• Opinion Here


    • Ctr. for Biological Diversity v. Exp.-Imp. Bank of the United States, 2018 WL 3149770 (9th Cir. June 28, 2018).
    • In 2012, environmental organizations sued the Export-Import Bank of the United States (Ex-Im Bank) for violations of the Endangered Species Act, the National Historic Preservation Act, and the Administrative Procedure Act. The environmental organizations alleged that Ex-Im Bank violated these acts by financing two liquid natural gas projects in Australia. Both projects are located within the Great Barrier Reef. The environmental groups claim that Ex-Im Bank did not adequately review the impacts, environmental and otherwise, prior to approving funding for these projects. Ex-Im Bank argued that the matter is now moot, because the loans and projects are complete and one of the loans is completely repaid. The court held that the action was not moot and continued to review the case on the issue of standing. The court found that the environmental groups failed to establish redressability, which is necessary for standing, because Ex-Im Bank played a statistically minor role in financing the two projects. Following a long procedural history, the court affirmed the district court’s grant of summary judgment in favor of Ex-Im Bank due to the environmental groups’ lack of redressability and standing.

      Opinion Here


    • Aponte v. Royal Caribbean Cruise Lines Ltd., 2018 WL 3083730 (11th Cir. June 21, 2018).
    • A cruise ship passenger, Freddy Aponte, slipped and fell on a puddle of soap while on board a Royal Caribbean ship. Aponte sued Royal Caribbean for a single count of negligence. The district court granted summary judgment in favor of Royal Caribbean. Aponte appealed. The Eleventh Circuit found that there were genuine issues of material fact and vacated the lower court opinion. First, there was a question of whether Royal Caribbean had actual or constructive notice of the puddle of soap that caused the accident. Second, there was a genuine issue of material fact over whether the puddle of soap was open or obvious to a reasonable person. Since these issues persist and the parties did not agree on the material facts of the case, the court vacated the grant of summary judgment and remanded the case for further proceedings.

      Opinion Here

    • Florida
    • 3630 Inv. Corp. v. Miami-Dade Cty., No. 17-22925-CIV, 2018 WL 3213489 (S.D. Fla. June 29, 2018).
    • On June 29, a judge in the U.S. District Court for the Southern District of Florida denied a motion made by Miami-Dade County to dismiss a land-use dispute case filed against it by 3630 Investment Corp. and others. The company accused the county of using an improper stormwater drainage system that failed to prevent sediment from entering the system and depositing into a boat basin on plaintiffs’ property, causing the basin floor to become substantially shallower. Plaintiffs argued that this reduction in depth began to interfere with use of the basin, including the type and number of vessels that could be berthed. Miami-Dade County moved to dismiss on standing issues, arguing that plaintiffs had acquired the property decades after the original drainage system was put in and the sediment became permanent. The court found that the plaintiffs had standing because their claims accrued at some point between 2012 and 2014 when the consequences of the sedimentary deposit manifested, during which time 3630 Investment owned the basin bottom. The court also addressed an allegation by the county that it couldn’t control the existence of the sediment settlement because of the natural flow of water, thus eliminating its responsibility for the present situation. However, the court ruled that were it not for the county’s stormwater drainage system, the deposit may not have occurred, or if it did occur, may have been exacerbated by the drainage system. Considering these rulings and looking at the case in the light most favorable to the plaintiffs, the court then denied the county’s motion to dismiss and required it to file an answer to plaintiffs’ second amended complaint by early August.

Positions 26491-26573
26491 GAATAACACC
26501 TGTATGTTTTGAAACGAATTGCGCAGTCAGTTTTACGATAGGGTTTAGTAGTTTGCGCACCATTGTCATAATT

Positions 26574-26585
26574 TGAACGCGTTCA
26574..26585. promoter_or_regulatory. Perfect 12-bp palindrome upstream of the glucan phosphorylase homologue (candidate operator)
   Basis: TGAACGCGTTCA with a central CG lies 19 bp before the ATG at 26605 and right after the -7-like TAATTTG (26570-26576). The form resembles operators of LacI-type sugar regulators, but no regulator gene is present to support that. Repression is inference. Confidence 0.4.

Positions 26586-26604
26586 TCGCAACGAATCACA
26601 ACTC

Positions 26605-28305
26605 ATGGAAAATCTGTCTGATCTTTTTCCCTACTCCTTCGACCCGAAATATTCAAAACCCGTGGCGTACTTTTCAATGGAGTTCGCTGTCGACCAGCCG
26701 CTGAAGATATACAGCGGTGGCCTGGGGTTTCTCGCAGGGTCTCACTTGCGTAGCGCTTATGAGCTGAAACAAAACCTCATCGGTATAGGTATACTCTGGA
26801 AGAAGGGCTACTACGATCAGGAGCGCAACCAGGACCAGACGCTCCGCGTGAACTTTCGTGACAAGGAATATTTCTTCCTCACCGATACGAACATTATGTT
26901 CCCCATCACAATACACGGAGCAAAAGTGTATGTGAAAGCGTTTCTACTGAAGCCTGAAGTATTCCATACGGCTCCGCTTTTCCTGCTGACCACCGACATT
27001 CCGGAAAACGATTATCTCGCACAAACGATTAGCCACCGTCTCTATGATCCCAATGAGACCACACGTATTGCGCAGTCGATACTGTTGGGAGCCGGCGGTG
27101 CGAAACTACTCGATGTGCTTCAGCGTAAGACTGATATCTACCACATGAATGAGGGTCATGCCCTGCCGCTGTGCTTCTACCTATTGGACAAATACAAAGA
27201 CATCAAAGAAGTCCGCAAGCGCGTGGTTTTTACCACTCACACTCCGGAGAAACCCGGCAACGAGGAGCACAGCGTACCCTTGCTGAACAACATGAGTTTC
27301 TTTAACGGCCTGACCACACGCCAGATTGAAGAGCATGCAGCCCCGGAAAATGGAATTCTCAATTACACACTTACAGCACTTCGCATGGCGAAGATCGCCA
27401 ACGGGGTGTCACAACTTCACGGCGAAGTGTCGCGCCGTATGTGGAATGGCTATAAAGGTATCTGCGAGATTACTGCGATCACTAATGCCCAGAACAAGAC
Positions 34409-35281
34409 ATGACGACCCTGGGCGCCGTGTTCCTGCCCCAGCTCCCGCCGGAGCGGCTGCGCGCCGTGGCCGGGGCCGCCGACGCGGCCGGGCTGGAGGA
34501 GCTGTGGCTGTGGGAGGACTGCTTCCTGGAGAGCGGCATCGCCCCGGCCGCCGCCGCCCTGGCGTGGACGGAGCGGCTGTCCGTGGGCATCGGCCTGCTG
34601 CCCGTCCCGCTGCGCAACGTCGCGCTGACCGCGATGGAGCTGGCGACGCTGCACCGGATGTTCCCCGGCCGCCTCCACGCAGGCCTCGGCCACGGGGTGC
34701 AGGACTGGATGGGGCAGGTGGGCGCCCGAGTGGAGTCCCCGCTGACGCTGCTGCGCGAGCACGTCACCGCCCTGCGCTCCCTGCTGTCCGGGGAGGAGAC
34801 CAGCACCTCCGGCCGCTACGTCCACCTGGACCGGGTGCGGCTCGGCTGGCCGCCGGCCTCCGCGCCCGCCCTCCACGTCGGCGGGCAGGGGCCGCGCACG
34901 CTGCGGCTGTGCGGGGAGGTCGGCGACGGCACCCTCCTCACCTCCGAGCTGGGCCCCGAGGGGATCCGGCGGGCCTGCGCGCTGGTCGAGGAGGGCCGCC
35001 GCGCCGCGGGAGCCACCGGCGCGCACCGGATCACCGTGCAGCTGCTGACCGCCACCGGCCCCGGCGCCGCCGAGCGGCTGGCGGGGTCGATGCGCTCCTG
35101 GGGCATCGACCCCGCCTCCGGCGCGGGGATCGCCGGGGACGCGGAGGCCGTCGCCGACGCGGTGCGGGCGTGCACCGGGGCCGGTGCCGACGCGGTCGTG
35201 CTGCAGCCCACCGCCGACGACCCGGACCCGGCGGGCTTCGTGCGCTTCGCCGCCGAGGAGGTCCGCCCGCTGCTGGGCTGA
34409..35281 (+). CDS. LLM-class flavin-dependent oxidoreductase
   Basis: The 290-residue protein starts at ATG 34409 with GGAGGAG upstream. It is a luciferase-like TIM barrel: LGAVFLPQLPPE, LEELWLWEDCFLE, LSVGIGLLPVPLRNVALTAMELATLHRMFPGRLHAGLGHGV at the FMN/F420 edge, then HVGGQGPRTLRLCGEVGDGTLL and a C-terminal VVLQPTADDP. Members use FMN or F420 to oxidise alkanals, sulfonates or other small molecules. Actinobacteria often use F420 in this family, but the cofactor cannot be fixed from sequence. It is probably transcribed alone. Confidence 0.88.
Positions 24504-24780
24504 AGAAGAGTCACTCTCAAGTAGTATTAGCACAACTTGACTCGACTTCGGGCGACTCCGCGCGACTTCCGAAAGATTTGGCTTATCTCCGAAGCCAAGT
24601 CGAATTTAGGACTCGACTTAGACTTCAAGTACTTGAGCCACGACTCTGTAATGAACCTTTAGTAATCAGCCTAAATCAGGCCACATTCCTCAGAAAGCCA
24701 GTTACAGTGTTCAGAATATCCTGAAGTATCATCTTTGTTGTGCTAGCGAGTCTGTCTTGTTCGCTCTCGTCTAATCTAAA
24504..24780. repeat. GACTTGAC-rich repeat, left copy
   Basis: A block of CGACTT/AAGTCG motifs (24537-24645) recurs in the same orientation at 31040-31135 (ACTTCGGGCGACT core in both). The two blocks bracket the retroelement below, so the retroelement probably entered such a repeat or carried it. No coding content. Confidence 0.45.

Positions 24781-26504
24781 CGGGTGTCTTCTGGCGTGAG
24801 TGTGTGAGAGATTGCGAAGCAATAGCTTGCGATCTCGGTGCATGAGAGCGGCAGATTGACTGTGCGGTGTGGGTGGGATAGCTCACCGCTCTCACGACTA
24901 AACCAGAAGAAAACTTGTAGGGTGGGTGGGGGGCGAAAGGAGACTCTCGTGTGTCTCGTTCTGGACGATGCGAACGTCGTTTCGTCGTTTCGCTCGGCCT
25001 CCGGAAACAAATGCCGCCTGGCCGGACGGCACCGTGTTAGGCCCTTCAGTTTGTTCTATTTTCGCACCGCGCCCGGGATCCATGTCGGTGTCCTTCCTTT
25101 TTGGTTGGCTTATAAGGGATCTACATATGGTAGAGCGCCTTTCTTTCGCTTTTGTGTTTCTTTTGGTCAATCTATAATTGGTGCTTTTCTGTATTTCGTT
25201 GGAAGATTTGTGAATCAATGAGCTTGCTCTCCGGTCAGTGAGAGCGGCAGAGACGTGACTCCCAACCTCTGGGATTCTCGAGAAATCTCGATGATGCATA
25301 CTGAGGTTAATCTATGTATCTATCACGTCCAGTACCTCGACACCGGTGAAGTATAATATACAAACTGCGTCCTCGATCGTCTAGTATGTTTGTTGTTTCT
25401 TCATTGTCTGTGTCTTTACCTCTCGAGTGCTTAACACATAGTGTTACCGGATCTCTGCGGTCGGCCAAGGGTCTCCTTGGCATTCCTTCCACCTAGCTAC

• Opinion Here

        • DC CIRCUIT

        • Am. Rivers v. Fed. Energy Regulatory Comm'n, 2018 WL 3320870 (D.C. Cir. July 6, 2018).
        • The D.C. Circuit Court of Appeals granted a petition for review brought by several conservation groups against the Federal Energy Regulatory Commission (FERC). The court rescinded FERC’s renewal of a 30-year licensing agreement with Alabama Power for the company to continue operating hydroelectric facilities on the Coosa River. The conservation groups argued that FERC did not meet its duties under the National Environmental Policy Act (NEPA) or Endangered Species Act (ESA); therefore, it issued the new license unlawfully. The court agreed, holding that FERC failed to meet is obligations under the Federal Power Act, including compliance with the other environmental statutes, because Alabama Power’s licensing procedures did not support FERC’s conclusion to approve relicensure. To determine ESA compliance, FERC relied on a report from the National Fish and Wildlife Service (NFWS), which stated that Alabama Power’s operations could cause up to 100% takings of some local animal populations and ignored previous harm from hydroelectric operations in determining a baseline condition. Yet, the report concluded that continued operation was “not likely to jeopardize” endangered species or habitat. The Commission’s own report on NEPA compliance issued a Finding of No Significant Impact (FONSI), despite the fact that the FONSI was based on decades old data and did not address the dams’ lack of fish passage, failure to maintain a healthy level of dissolved oxygen, or failure to consider cumulative impacts of operation. Noting these contradictions between data and conclusions, the court vacated Alabama Power’s renewed license and remanded the decision back to FERC to reconsider the application in a manner consistent with the court’s opinion.  

          Opinion Here